Listerine, one of the most popular mouthwashes on the market, has long been praised for its effectiveness in combating bad breath, which is how it originally gained its fame. But now, its main selling points include reducing plaque and strengthening teeth due to added fluoride.
However, this narrative is challenged by numerous dentists who are hesitant to recommend mouthwashes like Listerine, citing reasons such as potential harm to the oral microbiome and its high acidity, which could be detrimental to teeth.
So, this begs the question: Is Listerine good for you, or does it do more harm than good? In this article, I will delve into various research and expert opinions to offer a clear perspective on this topic.
Table of Contents
- What’s Really in Your Listerine?
- So, What Does Listerine Do?
- What About Side Effects?
- So, Is Listerine Bad for You?
What’s Really in Your Listerine?
Diving into the composition of Listerine, particularly the Essentials Cool Mint Mouthwash, reveals a concoction of various ingredients, each serving a unique purpose. Let’s break down the key components of this specific Listerine variant, which does not boast a whitening effect but includes alcohol:
- Aqua (Water): The primary base for most mouthwashes, providing a liquid medium for the other ingredients.
- Alcohol: Acts as an antiseptic to kill bacteria and other pathogens in the mouth. It’s also responsible for the strong, burning sensation often associated with mouthwashes.
- Sorbitol: A sweetener that enhances the taste, making the mouthwash more palatable without promoting tooth decay.
- Poloxamer 407: A surfactant that helps in dissolving the other ingredients uniformly in the solution.
- Benzoic Acid: Preserves the mouthwash by preventing the growth of microbes.
- Sodium Saccharin: Another sweetener, similar to sorbitol, used to improve taste.
- Eucalyptol, Methyl Salicylate, Thymol, Menthol: These are essential oils that contribute to Listerine’s distinctive taste and smell. They also have antiseptic properties.
- Sodium Benzoate: A preservative that extends the shelf life of the product.
- Aroma: This term usually covers a combination of flavoring agents that give Listerine its unique minty flavor.
- CI 42053 (Green dye): Gives the mouthwash its characteristic green color.
Among these ingredients, a few raise potential concerns:
- Alcohol: While effective as an antiseptic, alcohol in mouthwashes has been a topic of debate. It can cause dryness in the mouth, potentially leading to bad breath and irritation. Some studies suggest a link between high alcohol content in mouthwashes and oral cancer, although this connection is not definitively proven.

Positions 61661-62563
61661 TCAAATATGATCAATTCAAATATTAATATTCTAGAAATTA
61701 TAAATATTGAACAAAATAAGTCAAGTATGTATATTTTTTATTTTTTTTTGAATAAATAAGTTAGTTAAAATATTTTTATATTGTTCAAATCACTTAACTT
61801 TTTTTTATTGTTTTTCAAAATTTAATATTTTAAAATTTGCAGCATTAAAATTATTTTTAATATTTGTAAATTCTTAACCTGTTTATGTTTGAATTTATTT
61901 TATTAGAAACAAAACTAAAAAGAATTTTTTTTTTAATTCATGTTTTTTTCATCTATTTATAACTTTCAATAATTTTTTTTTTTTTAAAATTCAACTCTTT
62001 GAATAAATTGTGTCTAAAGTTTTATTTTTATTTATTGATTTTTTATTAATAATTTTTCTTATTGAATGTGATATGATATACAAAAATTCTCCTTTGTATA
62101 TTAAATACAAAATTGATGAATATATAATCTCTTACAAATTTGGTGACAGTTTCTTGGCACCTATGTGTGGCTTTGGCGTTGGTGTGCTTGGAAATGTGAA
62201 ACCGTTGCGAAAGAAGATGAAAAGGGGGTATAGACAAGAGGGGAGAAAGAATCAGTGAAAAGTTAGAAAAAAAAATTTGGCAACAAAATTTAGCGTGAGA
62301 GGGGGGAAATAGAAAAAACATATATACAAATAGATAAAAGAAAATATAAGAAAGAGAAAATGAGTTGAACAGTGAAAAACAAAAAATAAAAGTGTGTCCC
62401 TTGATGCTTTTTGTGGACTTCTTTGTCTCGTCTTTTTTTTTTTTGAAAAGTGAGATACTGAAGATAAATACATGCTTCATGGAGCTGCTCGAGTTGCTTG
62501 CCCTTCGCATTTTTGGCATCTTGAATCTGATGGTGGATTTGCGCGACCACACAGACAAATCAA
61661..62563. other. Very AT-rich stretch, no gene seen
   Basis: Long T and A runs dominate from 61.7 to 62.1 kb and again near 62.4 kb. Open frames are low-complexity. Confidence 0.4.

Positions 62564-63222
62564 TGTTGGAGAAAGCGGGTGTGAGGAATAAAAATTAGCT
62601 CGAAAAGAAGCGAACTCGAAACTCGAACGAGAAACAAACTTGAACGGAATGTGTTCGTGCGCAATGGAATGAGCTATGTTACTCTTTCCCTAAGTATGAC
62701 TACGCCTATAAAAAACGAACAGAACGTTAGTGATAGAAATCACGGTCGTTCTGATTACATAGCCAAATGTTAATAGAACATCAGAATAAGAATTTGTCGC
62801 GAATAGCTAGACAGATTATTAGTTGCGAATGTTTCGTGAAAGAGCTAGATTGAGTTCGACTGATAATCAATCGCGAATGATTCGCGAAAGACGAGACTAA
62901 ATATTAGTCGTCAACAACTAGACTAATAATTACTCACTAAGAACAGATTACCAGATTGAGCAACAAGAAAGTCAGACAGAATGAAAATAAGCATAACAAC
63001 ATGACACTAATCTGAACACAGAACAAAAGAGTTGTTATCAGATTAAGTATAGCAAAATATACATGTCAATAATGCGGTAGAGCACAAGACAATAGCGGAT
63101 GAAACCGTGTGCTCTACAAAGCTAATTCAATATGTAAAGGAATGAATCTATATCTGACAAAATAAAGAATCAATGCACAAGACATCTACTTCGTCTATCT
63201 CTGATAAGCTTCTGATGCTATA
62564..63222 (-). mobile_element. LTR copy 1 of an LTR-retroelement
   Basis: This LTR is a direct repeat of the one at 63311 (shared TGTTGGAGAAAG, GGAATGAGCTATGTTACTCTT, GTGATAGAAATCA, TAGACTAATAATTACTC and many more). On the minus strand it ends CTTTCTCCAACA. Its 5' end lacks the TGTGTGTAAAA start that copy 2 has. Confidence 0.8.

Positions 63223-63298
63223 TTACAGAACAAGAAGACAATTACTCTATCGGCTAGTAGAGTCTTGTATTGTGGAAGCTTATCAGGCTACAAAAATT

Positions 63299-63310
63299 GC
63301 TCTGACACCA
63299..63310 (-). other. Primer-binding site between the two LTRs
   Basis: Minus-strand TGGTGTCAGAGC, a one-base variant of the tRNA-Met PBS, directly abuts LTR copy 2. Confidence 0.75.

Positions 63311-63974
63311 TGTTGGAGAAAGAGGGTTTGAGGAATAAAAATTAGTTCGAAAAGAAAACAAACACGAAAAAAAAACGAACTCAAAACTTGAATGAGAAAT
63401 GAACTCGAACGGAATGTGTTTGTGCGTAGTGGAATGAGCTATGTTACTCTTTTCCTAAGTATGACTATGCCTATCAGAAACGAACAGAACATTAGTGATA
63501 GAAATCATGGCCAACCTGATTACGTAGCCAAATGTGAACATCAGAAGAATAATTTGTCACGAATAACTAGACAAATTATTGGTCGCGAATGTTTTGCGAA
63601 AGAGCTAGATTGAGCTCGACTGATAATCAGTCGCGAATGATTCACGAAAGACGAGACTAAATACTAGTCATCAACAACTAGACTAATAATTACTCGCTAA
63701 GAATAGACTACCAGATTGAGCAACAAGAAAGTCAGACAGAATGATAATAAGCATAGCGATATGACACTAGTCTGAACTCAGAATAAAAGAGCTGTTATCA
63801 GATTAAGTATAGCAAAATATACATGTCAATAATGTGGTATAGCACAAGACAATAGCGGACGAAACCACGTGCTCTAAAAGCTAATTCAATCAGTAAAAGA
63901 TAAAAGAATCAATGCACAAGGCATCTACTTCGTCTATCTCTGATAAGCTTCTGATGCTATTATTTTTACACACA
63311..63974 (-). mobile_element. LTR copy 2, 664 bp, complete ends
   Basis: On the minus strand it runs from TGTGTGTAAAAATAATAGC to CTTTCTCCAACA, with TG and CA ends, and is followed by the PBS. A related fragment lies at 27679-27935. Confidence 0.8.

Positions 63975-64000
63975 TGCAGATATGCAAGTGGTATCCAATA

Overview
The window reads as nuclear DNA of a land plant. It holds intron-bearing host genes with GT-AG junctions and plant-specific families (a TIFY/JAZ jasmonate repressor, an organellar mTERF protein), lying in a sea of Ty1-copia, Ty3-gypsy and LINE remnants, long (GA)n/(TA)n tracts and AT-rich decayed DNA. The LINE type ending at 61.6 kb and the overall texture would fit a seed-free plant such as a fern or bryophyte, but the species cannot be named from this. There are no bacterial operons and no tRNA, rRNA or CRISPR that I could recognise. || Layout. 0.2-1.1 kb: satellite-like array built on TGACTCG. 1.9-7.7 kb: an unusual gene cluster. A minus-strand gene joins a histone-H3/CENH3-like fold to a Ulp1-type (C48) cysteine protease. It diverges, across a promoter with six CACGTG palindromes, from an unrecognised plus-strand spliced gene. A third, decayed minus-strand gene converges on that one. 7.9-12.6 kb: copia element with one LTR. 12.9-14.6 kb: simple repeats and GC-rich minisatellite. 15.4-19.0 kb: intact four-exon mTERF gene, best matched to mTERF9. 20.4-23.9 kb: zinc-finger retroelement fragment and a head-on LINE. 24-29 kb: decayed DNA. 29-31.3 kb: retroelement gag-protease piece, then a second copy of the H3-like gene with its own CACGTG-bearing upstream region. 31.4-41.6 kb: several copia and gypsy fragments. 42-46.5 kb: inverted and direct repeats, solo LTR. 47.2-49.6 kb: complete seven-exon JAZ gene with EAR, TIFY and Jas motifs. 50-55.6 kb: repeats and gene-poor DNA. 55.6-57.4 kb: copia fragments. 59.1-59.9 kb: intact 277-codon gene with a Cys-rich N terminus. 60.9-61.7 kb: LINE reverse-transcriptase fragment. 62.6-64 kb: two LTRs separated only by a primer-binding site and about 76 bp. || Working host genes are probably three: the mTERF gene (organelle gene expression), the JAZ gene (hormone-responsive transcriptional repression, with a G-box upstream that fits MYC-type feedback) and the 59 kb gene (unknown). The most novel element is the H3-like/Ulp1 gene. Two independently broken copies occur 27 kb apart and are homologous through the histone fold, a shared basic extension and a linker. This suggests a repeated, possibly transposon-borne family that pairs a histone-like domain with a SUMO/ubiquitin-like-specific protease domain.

- Sodium Saccharin: A synthetic sweetener, it’s considered safe in small amounts but has been controversial due to animal studies linking it to bladder cancer, although such effects have not been proven in humans.
- CI 42053 (Green dye): Artificial dyes are often scrutinized for allergic reactions and other potential health risks. While they make the product visually appealing, they do not add any functional benefit to oral health.
In conclusion, while each ingredient in Listerine serves a purpose, ranging from antibacterial action to improving shelf life and taste, some of these components, particularly alcohol and artificial dyes, have raised health concerns. It’s important to weigh these factors when choosing a mouthwash.
So, What Does Listerine Do?
Listerine mouthwash, particularly the alcohol-containing variants, has been a subject of extensive research regarding its efficacy and safety. Here’s a summary of what the studies suggest about Listerine’s functionality and safety.
- Listerine has been shown to be effective in improving oral health. It works primarily by killing bacteria and inhibiting their growth, thereby reducing dental plaque and gingivitis.
- Recent studies, as of 2022, have highlighted that using Listerine in addition to regular brushing and flossing can lead to a significant reduction in interproximal plaque. Specifically, it was observed that Listerine could reduce plaque by 28.4% more than just brushing and flossing alone. For those who don’t floss, using Listerine resulted in a 4.6 times greater reduction in plaque above the gumline compared to flossing done by a dental hygienist.
- Concerning the safety of alcohol-containing mouthwashes like Listerine, various studies have been conducted to assess their link to oral cancer. The results from a series of reviews and meta-analyses have consistently indicated that there is no substantial evidence supporting a causal relationship between the use of alcohol-containing mouthwashes and an increased risk of oral cancer. These findings were based on the examination of several case-control studies.
The general consensus from these studies is that while Listerine is effective in enhancing oral health by reducing plaque and gingivitis, the concerns regarding its safety, especially in terms of its alcohol content and potential cancer risk, have not been supported by substantial epidemiological evidence.
However, it’s important to note that the absence of systematic toxicological studies means that a definitive safety assessment is challenging to establish. Therefore, while current data suggest that Listerine is safe for use, individuals with specific concerns or conditions should consult with their dental or healthcare provider for personalized advice.
What About Side Effects?
Listerine is well-known for fighting bad breath and its claims of reducing plaque and strengthening teeth. But, there’s another side to the story. Some dentists are skeptical about recommending it. Why? Let’s break it down in simple terms: